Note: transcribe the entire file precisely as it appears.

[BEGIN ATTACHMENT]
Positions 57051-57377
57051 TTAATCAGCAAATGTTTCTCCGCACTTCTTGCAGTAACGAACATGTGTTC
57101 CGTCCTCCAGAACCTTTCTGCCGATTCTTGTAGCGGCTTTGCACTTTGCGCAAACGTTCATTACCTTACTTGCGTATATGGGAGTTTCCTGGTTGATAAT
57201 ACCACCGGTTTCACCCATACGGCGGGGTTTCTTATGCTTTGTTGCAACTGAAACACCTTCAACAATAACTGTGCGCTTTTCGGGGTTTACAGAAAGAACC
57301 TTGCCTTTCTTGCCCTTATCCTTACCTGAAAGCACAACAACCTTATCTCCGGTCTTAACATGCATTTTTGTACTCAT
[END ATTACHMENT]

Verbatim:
Positions 57051-57377
57051 TTAATCAGCAAATGTTTCTCCGCACTTCTTGCAGTAACGAACATGTGTTC
57101 CGTCCTCCAGAACCTTTCTGCCGATTCTTGTAGCGGCTTTGCACTTTGCGCAAACGTTCATTACCTTACTTGCGTATATGGGAGTTTCCTGGTTGATAAT
57201 ACCACCGGTTTCACCCATACGGCGGGGTTTCTTATGCTTTGTTGCAACTGAAACACCTTCAACAATAACTGTGCGCTTTTCGGGGTTTACAGAAAGAACC
57301 TTGCCTTTCTTGCCCTTATCCTTACCTGAAAGCACAACAACCTTATCTCCGGTCTTAACATGCATTTTTGTACTCAT